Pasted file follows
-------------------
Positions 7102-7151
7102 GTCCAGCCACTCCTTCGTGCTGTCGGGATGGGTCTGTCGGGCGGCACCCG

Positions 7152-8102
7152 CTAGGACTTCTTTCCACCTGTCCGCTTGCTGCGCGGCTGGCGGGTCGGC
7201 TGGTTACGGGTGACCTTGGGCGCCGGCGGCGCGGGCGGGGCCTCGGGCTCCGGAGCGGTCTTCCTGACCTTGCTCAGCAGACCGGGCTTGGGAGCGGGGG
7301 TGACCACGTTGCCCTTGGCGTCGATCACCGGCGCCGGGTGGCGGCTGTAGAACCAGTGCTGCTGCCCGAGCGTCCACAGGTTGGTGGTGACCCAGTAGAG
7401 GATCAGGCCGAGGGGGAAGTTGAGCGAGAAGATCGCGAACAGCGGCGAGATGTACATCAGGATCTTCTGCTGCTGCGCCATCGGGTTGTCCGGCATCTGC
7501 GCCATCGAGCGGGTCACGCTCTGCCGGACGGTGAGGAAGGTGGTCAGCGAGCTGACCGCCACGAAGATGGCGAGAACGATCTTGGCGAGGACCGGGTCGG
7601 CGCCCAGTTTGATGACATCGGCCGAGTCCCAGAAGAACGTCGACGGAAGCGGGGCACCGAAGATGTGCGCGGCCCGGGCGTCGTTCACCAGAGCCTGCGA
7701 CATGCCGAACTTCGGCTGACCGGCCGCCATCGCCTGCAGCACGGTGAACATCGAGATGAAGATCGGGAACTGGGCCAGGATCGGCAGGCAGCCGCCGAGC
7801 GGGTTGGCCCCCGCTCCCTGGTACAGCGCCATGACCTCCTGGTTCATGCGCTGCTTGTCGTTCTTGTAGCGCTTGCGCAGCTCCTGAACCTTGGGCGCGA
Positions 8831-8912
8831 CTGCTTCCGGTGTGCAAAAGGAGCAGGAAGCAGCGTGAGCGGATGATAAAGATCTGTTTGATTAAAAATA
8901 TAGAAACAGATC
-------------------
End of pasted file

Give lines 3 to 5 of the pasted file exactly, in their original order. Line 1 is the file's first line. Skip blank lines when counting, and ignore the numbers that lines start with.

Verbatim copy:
Positions 7152-8102
7152 CTAGGACTTCTTTCCACCTGTCCGCTTGCTGCGCGGCTGGCGGGTCGGC
7201 TGGTTACGGGTGACCTTGGGCGCCGGCGGCGCGGGCGGGGCCTCGGGCTCCGGAGCGGTCTTCCTGACCTTGCTCAGCAGACCGGGCTTGGGAGCGGGGG